In accordance with Section 101 and Title I of the SECURE Technology Act (P.L. 115-390), this policy provides security researchers with clear guidelines for (1) conducting vulnerability and attack vector discovery activities directed at Department of Homeland Security (DHS) systems and (2) submitting those discovered vulnerabilities. This policy has been developed in consultation with the Attorney General, the Secretary of Defense, the Administrator of GSA, and non-governmental security researchers.
Secretary Alejandro N. Mayorkas announced the many ways the Department of Homeland Security (DHS) will carry out President Biden’s vision to elevate cybersecurity across the government. DHS will lead efforts to mitigate risks to the United States, further strengthen its partnerships with the private sector, and expand its investment in the infrastructure and people required to defend against malicious cyber attacks as part of a whole-of-government effort.
Cyber threats to government networks and other critical infrastructure are one of our Nation’s most pressing security challenges. Consequences from attacks threaten the safety and security of the homeland, our economic competitiveness, and our way of life. With the majority of critical infrastructure owned and operated by the private sector, securing cyberspace is only possible through close collaboration, what we described as a “Collective Defense” model of shared responsibility.
US-CERT has received multiple reports of Petya ransomware infections in many countries around the world. Ransomware is a type of malicious software that infects a computer and restricts users' access to the infected machine until a ransom is paid to unlock it. Individuals and organizations are discouraged from paying the ransom, as this does not guarantee that access will be restored. Using unpatched and unsupported software may increase the risk of spreading ransomware and other cybersecurity threats.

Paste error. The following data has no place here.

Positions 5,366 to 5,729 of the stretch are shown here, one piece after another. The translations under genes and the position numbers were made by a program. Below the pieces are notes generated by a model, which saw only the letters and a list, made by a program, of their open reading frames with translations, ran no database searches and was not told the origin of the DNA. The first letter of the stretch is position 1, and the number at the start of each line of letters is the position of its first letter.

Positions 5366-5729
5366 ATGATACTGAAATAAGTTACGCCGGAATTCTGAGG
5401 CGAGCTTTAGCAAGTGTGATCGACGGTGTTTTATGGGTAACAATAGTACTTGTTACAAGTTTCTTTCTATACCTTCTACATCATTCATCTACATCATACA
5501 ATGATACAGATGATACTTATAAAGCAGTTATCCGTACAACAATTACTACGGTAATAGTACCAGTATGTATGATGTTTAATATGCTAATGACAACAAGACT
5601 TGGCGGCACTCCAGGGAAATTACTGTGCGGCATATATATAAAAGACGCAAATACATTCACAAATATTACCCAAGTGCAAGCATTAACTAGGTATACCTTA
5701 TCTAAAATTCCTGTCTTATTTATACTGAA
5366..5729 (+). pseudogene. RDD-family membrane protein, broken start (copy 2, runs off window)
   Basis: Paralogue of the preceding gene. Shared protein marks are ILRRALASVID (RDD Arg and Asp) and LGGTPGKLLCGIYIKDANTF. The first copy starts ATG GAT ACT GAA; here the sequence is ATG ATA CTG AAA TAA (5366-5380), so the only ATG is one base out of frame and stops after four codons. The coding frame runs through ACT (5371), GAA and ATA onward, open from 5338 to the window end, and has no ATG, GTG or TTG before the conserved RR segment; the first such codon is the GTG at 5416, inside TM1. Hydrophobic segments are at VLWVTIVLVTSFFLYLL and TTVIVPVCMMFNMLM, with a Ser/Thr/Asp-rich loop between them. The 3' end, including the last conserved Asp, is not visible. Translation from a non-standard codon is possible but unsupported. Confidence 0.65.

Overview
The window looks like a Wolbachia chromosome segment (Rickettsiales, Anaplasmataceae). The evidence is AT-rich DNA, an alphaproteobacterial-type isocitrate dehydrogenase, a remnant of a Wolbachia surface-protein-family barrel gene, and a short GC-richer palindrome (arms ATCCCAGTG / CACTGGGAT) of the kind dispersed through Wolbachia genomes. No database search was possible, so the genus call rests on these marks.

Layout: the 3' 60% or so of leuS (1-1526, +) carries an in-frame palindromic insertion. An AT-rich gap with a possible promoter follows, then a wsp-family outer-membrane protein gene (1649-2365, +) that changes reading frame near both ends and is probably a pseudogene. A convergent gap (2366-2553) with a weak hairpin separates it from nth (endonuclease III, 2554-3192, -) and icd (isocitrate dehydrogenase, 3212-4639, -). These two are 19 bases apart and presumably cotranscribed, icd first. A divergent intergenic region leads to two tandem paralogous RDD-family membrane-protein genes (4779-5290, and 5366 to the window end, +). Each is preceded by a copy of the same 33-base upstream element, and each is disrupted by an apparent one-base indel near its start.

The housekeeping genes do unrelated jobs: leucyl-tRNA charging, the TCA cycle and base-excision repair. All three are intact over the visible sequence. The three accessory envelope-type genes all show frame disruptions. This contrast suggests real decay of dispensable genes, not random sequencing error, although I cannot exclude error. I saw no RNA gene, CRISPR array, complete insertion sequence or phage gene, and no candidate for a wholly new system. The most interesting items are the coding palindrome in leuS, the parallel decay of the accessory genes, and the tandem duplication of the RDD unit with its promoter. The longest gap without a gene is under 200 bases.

The Department of Homeland Security is aware of reports of ransomware known as WannaCry affecting multiple global entities. Ransomware is a type of malicious software that infects a computer and restricts users’ access to it until a ransom is paid to unlock it. Microsoft released a patch in March that addresses this specific vulnerability, and installing this patch will help secure your systems from the threat. Individual users are often the first line of defense against this and other threats, and we encourage all Americans to update your operating systems and implement vigorous cybersecurity practices at home, work, and school.
In July of last year, President Obama released Presidential Policy Directive/ PPD-41, United States Cyber Incident Coordination, establishing clear principles that will govern the Federal government's actions in responding to significant cyber incidents. I am pleased to announce today’s on-schedule release of this plan, which will help DHS and the federal government improve our ability to manage cyber incidents.
Today, Deputy Secretary Alejandro Mayorkas reflected on the state of cybersecurity at DHS and the implications of the new Presidential Policy Directive (PPD) on Cyber Incident Coordination at the International Conference on Cybersecurity in New York. The PPD was announced by Lisa Monaco, Assistant to the President for Homeland Security and Counterterrorism, at the same conference earlier in the week.